Photo: Alamy Stock Photo What will likely divide opinion among readers is Ms. Harvey’s decision to tell the story in reverse chronological order, working backwards toward Newman’s death. Sam Sacks, WSJ, "Fiction: Shrovetide Confessions," 13 Dec. 2018 The Amphicar has a four-speed manual transmission for the road and a forward/reverse gearbox that drives twin propellers in the water. Jesse Leavenworth, courant.com, "Amphicar Floats In Memory Of Stafford Springs Native, With Hopes Of Future Cruises," 15 June 2017 Amid all this, Tumblr has been a safe harbor of delightful, weird, and deeply human stuff, presented using the radical system known as reverse chronological order. Casey Newton, The Verge, "How Kevin Hart tweeted himself out of a job hosting the Oscars," 8 Dec. 2018 The company also plans to complete a 1-for-10 reverse split of its class A shares in early January. Kimberly Chin, WSJ, "Daniel Och Takes Another Step Back From The Hedge Fund Empire He Built," 6 Dec. 2018 Encounter The reverse fixture at the Santiago Bernabeu was a no contest really ending in a 5-0 victory for the home side. SI.com, "Sevilla vs Real Madrid Preview: Recent Form, Previous Encounter, Team News, Predictions & More," 8 May 2018 Book your passage The Silver Shadow sails again to most of these ports of call (in reverse order, from Singapore to Hong Kong) in January 2019. Christopher Bagley, Condé Nast Traveler, "Sailing the South China Sea Is the Best Way to See Southeast Asia," 15 Nov. 2018 Points were allotted in reverse order: 12 for first, 11 for second, etc. 1. Jon Wilner Pac-12 Hotline, The Seattle Times, "What’s the best job in the Pac-12? Even coaches say there’s an obvious hierarchy," 25 Oct. 2018 The jacks, each one impressive in its own right, are presented below in reverse order. Si.com Staff, SI.com, "Nine Innings: Inside J.D. Martinez's Essential Role With the Red Sox and the Best of Mike Trout," 25 June 2018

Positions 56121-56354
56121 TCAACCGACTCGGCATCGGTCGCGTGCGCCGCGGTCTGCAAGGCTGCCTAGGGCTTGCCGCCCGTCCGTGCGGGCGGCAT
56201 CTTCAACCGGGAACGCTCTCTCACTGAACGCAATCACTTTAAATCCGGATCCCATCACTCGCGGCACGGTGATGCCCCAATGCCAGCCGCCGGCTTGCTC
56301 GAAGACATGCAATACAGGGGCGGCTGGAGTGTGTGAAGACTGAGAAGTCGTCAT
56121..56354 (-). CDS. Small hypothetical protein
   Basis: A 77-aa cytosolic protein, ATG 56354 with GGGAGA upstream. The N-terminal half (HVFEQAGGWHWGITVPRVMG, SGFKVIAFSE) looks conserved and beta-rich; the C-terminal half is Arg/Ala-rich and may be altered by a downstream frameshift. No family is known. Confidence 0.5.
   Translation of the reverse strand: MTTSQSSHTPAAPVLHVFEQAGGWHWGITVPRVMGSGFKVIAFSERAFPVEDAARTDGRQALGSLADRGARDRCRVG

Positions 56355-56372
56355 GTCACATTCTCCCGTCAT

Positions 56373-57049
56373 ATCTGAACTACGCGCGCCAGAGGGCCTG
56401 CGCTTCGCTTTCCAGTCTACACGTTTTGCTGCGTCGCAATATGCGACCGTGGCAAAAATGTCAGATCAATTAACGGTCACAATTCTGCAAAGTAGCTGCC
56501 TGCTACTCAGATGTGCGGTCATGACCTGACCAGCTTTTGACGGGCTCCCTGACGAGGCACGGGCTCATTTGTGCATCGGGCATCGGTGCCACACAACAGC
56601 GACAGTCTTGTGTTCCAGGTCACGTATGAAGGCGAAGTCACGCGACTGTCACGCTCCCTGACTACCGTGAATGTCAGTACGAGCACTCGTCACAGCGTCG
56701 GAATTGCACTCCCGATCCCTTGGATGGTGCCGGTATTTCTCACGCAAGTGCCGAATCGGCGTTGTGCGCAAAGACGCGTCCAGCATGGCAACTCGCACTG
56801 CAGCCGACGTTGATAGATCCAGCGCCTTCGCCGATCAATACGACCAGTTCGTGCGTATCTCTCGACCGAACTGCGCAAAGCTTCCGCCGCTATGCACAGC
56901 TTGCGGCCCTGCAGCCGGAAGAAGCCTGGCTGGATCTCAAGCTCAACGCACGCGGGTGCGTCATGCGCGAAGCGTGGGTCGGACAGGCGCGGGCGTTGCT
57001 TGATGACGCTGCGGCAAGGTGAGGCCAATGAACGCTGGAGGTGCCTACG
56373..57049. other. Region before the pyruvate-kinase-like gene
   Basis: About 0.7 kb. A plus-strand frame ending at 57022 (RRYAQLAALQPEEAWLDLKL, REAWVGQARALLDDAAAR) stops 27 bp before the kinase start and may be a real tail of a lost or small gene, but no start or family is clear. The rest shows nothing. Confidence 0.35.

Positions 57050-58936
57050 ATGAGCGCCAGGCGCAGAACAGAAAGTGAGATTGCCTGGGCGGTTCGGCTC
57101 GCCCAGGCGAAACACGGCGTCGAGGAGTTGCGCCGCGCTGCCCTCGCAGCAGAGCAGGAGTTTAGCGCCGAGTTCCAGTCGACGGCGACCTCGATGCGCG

Recent Examples on the Web: Verb